Book  Google Scholar 

  • Nargish, N. (2004). Purchasing Symbolic Capital: Middle Classes and education in Bangladesh, University of Bath. Department of Economics and International Development.

  • Nussbaum, M. C. (2000). Women and Human Development: The capabilities approach. Cambridge: Cambridge University Press.

    Google Scholar 

  • Oishi, S., Diener, E. F., Lucas, R. E., & Suh, E. M. (1999). Cross cultural variations in predictors of life satisfaction: Perspectives from needs and values. Personality and Social Psychology Bulletin, 25, 980–990.

    Article  Google Scholar 

  • Resource Integration Centre, Bangladesh association for the Aged and Institute of Geriatric Medicine, BRAC, and Bangladesh Women’s Health Coalition Training Task Group. (2000). Uncertainty rules our lives: The situation of older people in Bangladesh (HelpAge International/HelpAge International HAI Asia/Pacific Regional Development Centre).

  • Rojas, M. (2005). A conceptual-referent theory of happiness: Heterogeneity and its consequences. Social Indicators Research, 74, 261–294.

    Article  Google Scholar 

  • Rojas, M. (2006). Communitarian versus individualistic arrangements in the family: What, whose income matters for happiness? In R. J. Estes (Ed.), Advancing Quality of life in a turbulent world. Netherlands: Springer.

    Google Scholar 

  • Rojas, M. (2007). The complexity of wellbeing: a life-satisfaction conception and a domains-of-life approach. In I. Gough & J. A. McGregor (Eds.), Wellbeing in developing countries: new approaches and research strategies. Cambridge: Cambridge University Press.

  • Ruta, D. A., Camfield, L., & Martin, F. (2004). Assessing individual quality of life in developing countries: piloting a global PGI in Ethiopia and Bangladesh. Quality of Life Research, 13, 15–45.

    Article  Google Scholar 

  • Ryan, R. M., & Deci, E. (2001). Self-determination theory and the facilitation on intrinsic motivation social development and well-being. American Psychologist, 55, 68–78.

    Article  Google Scholar 

  • Schwartz, C. E., & Sprangers, M. A. (1999). Methodological approaches for assessing response shift in longitudinal health-related quality of life research. Social Science & Medicine, 48(11), 153–148.

    Google Scholar 

  • Schyns, P. (2003). Income and life satisfaction—A cross-national and longitudinal study. Delft: Eburon.

    Google Scholar 

  • Sen, A. (1985). Well-being, Agency and Freedom. Journal of Philosophy, 82, 169–221.

    Article  Google Scholar 

  • Sen, B., & Hulme, D. (2004). The State of the Poorest 2004/2005: Chronic Poverty in Bangladesh—Tales of Ascent, Descent, Marginality and Persistence—Overview. Chronic Poverty Research Centre.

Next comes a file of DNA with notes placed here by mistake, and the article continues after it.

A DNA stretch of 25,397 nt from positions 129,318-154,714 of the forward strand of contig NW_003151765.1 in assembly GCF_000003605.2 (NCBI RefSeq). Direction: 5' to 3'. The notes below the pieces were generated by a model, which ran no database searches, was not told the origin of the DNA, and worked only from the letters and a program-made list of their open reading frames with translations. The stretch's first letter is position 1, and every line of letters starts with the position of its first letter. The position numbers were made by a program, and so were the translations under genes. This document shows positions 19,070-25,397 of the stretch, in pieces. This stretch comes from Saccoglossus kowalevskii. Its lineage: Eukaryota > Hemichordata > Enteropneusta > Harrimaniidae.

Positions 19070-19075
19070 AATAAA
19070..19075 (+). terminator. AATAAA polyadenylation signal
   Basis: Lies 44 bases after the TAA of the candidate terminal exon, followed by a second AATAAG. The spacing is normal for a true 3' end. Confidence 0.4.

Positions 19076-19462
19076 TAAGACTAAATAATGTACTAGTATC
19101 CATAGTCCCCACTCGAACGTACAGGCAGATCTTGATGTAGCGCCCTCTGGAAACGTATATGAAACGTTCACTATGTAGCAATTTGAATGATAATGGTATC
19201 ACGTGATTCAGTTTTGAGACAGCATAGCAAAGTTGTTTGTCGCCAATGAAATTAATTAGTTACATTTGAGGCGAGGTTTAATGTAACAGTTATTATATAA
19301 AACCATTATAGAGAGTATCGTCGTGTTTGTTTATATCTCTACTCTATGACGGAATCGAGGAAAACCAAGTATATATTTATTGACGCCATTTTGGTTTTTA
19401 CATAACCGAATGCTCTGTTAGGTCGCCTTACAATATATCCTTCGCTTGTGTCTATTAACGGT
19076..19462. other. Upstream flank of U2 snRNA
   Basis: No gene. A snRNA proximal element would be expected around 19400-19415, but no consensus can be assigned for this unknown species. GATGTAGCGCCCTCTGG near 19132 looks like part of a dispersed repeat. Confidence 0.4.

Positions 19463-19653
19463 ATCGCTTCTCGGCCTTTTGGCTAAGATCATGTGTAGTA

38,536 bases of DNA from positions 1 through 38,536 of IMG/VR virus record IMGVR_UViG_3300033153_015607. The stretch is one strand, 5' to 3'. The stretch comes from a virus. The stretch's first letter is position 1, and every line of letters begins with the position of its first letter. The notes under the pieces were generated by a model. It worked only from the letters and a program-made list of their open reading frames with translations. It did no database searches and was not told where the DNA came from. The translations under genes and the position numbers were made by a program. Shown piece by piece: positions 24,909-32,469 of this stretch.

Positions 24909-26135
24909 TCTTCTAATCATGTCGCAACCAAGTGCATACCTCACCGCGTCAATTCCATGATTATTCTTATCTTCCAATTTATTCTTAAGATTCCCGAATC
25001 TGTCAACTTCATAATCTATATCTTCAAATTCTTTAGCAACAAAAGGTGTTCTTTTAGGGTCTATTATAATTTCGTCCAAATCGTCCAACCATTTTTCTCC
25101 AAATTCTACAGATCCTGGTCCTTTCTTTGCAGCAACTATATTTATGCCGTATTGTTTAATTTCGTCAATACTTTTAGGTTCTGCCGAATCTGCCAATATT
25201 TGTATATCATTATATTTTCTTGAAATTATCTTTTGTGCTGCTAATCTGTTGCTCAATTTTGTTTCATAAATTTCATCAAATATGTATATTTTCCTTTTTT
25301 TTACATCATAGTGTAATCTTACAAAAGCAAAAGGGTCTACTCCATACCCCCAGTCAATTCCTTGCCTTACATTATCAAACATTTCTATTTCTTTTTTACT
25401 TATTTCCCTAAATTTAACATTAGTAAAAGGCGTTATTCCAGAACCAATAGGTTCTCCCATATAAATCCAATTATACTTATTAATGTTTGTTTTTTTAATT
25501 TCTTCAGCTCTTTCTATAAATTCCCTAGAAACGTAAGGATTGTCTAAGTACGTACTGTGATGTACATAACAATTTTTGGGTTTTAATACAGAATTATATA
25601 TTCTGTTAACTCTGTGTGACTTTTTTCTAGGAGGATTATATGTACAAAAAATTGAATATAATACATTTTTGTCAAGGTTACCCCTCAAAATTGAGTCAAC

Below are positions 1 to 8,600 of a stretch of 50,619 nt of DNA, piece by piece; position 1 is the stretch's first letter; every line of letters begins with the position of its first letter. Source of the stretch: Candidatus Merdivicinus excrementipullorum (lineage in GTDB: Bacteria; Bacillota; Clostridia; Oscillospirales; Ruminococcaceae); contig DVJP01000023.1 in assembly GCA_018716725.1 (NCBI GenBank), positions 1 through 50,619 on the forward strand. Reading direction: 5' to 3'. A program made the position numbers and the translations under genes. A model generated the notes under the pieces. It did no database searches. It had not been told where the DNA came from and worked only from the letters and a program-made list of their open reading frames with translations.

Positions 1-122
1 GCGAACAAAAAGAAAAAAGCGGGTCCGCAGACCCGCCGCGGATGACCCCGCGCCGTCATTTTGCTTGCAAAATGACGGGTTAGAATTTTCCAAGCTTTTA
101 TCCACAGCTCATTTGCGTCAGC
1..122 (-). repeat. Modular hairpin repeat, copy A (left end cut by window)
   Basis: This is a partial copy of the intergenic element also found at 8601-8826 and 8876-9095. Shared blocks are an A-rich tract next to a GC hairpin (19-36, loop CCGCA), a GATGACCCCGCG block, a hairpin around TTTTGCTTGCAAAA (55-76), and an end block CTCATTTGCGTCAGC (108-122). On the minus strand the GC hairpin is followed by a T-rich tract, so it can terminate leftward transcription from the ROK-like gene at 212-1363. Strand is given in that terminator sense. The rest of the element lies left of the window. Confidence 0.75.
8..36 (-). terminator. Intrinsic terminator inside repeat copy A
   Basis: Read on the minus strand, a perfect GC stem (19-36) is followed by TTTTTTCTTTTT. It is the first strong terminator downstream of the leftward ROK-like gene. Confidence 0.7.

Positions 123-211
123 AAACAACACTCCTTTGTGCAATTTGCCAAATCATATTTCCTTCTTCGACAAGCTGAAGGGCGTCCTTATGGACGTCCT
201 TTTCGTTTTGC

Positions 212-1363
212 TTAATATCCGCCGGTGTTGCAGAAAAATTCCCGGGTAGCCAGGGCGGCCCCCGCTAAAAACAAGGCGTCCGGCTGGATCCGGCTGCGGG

• Sumner, A. (2004). Economic Well-being and Non-economic Well-being. A Review of the Meaning and Measurement of Poverty, 2004/30. WIDER.

  • Uchida, Y., Norasakkunit, V., & Shinobu, K. (2004). Cultural constructions of happiness: Theory and empirical evidence. Journal of Happiness Studies, 5, 223–239.

    Article  Google Scholar 

  • Veenhoven, R. (1991). Is happiness relative? Social Indicators Research, 24, 1–34.

    Article  Google Scholar 

  • Watson, D., Clark, L. A., & Tellegen, A. (1988). Development and validation of brief measures of positive and negative affect: The PANAS scales. Journal of Personality and Social Psychology, 54, 1063–1070.

    Article  Google Scholar 

  • White, S. C. (1992). Arguing with the Crocodile: Gender and class in Bangladesh. London: Zed.

    Google Scholar 

  • White, S. C. (2002). Being, becoming and relationship: conceptual challenges of a child rights approach in development. Journal of International Development, 14(8), 1095–1104.

    Article  Google Scholar 

  • Wood, G. (2006). Using security to indicate wellbeing. In I. Gough & J. A. McGregor (Eds.), Wellbeing in developing countries: New approaches and research strategies Cambridge: Cambridge University Press.

  • Wood, G. (2003). Staying secure, staying poor: The Faustian Bargain. World Development, 31, 455–473.

    Article  Google Scholar 

  • Worcester, R. M. (1998). More than Money. In I. Christie & L. Nash (Eds.), The Good Life. London: Demos.

Download references

Acknowledgements

Thanks to the Wellbeing in Development Countries research team in Bangladesh, and to Mariano Rojas, Geof Wood, Robert Cummins, and two anonymous referees for their insightful comments and helpful recommendations on earlier drafts of this paper. The support of the Economic and Social Research Council (ESRC) is gratefully acknowledged. The work was part of the programme of the ESRC Research Group on Wellbeing in Developing Countries.

Author information

Authors and Affiliations

Authors

Corresponding author

Correspondence to Laura Camfield.

Rights and permissions

Reprints and Permissions

About this article

Cite this article

Camfield, L., Choudhury, K. & Devine, J. Well-being, Happiness and Why Relationships Matter: Evidence from Bangladesh. J Happiness Stud 10, 71–91 (2009). https://doi.org/10.1007/s10902-007-9062-5

Download citation

  • Received:

  • Accepted:

  • Published:

  • Issue Date:

  • DOI: https://doi.org/10.1007/s10902-007-9062-5

Keywords

  • Bangladesh
  • Developing countries
  • International Development
  • Happiness
  • Quality of Life
  • Culture
  • Poverty
  • Relationships